Friday, September 14, 2012

More Words (part 2)

     From the time I first learned to spell, I liked playing word games i.e. Hangman, Boggle, Scribbage, and of course, my very favorite, Scrabble.  I not only like word games, I like words in general - the sound of the word when I speak it out loud, spelling the word, and learning the meaning and origin of the word.

      Peter Ackroyd (Vision From An Addiction to Fiction, The Times [London]. March 30, 2002) explains, " There is a disease which consists in loving words too much. Logophilia first manifests itself in childhood and is alas, incurable. " You might say I have logophilia - an infliction that many of us suffer from - a love of words.

     Words are everything to a writer. Especially choosing the best descriptive word when describing person, place or thing. In Wednesday's post for WNI , I highlighted a book titled The Correct Word  by Josephine Turck Baker,  a complete alphabetic list of everyday errors in English,  in which Baker denotes misused words, then gives examples of the word used properly. In today's post, I have another interesting book about words  to tell you about, another out of print  book I discovered at a favorite used book store. This one is titled, The New York Times Everyday Reader's Dictionary of Misunderstood, Misused, Mispronounced Words , copyright 1972 and edited by Laurence Durang.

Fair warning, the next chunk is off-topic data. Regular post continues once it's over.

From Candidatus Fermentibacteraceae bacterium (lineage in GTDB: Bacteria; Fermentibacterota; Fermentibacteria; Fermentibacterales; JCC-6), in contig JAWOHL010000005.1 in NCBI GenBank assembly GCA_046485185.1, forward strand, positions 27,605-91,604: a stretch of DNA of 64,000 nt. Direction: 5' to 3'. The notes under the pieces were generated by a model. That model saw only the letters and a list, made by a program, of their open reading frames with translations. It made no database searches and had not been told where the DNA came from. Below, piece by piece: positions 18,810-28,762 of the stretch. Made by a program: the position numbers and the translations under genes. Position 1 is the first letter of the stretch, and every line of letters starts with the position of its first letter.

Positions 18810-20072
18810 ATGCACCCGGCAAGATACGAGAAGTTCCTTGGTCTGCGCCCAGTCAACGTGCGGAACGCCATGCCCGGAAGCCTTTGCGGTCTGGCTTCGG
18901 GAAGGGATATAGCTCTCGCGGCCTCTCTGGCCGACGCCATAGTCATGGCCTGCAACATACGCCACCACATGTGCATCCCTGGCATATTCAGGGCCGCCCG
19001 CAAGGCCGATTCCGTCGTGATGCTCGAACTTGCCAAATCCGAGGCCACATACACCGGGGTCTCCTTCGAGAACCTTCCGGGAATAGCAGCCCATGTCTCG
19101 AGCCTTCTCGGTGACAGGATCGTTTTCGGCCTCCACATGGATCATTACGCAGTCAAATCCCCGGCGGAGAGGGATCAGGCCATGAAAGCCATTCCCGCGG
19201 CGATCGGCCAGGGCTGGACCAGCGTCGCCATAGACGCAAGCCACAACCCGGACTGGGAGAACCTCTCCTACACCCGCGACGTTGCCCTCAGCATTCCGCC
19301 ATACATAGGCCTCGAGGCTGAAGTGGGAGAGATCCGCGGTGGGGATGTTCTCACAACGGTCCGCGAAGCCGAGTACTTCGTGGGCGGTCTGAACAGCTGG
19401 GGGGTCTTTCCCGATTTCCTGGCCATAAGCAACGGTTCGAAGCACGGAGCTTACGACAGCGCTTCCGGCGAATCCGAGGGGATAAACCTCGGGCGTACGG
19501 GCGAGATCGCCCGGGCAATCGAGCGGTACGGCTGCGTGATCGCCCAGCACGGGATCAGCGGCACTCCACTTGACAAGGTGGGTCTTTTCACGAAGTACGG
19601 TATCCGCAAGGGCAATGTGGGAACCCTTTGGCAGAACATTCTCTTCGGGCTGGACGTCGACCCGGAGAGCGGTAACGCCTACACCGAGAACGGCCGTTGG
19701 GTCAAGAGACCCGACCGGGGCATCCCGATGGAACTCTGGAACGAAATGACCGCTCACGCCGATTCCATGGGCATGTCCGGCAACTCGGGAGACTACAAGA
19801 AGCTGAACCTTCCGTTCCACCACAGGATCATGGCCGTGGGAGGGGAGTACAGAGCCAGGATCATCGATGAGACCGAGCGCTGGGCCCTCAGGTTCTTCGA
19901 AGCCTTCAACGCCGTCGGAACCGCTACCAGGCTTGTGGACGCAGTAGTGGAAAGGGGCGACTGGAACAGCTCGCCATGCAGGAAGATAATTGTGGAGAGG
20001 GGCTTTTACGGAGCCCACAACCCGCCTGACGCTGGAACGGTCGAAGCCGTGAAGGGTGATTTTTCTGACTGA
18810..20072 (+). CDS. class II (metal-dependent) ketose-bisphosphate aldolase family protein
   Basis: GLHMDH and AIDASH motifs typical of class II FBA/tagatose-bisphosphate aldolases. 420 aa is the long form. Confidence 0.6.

On back dust jacket the description reads, "Includes words we know until somebody asks us what they mean; words we understand when we read them but not when we hear them (or vice versa); words we are inexplicably unsure of using in conversation; words we can pronounce but not spell (or vice versa)."  And I would add, words for writers.

     While I know equinox n. the time when night and day are of equal length everywhere, occurring about March 21 and September 22, I did not know equipage n. 1. a horse drawn carriage. 2. all of the equipment or furnishings, as of a home or military unit, considered together.   Or rub-ri-cate v. to mark , color, or illuminate (a book, etc) with red.

      As writers we are always on the look out for the right word to use, the best words for the story we're telling. Learning new words and growing our vocabulary is something all writers should  continually   strive for. Reading , and  reference  books like the one I mentioned today are good tools to help us on that journey. And it's also helpful when playing Scrabble !



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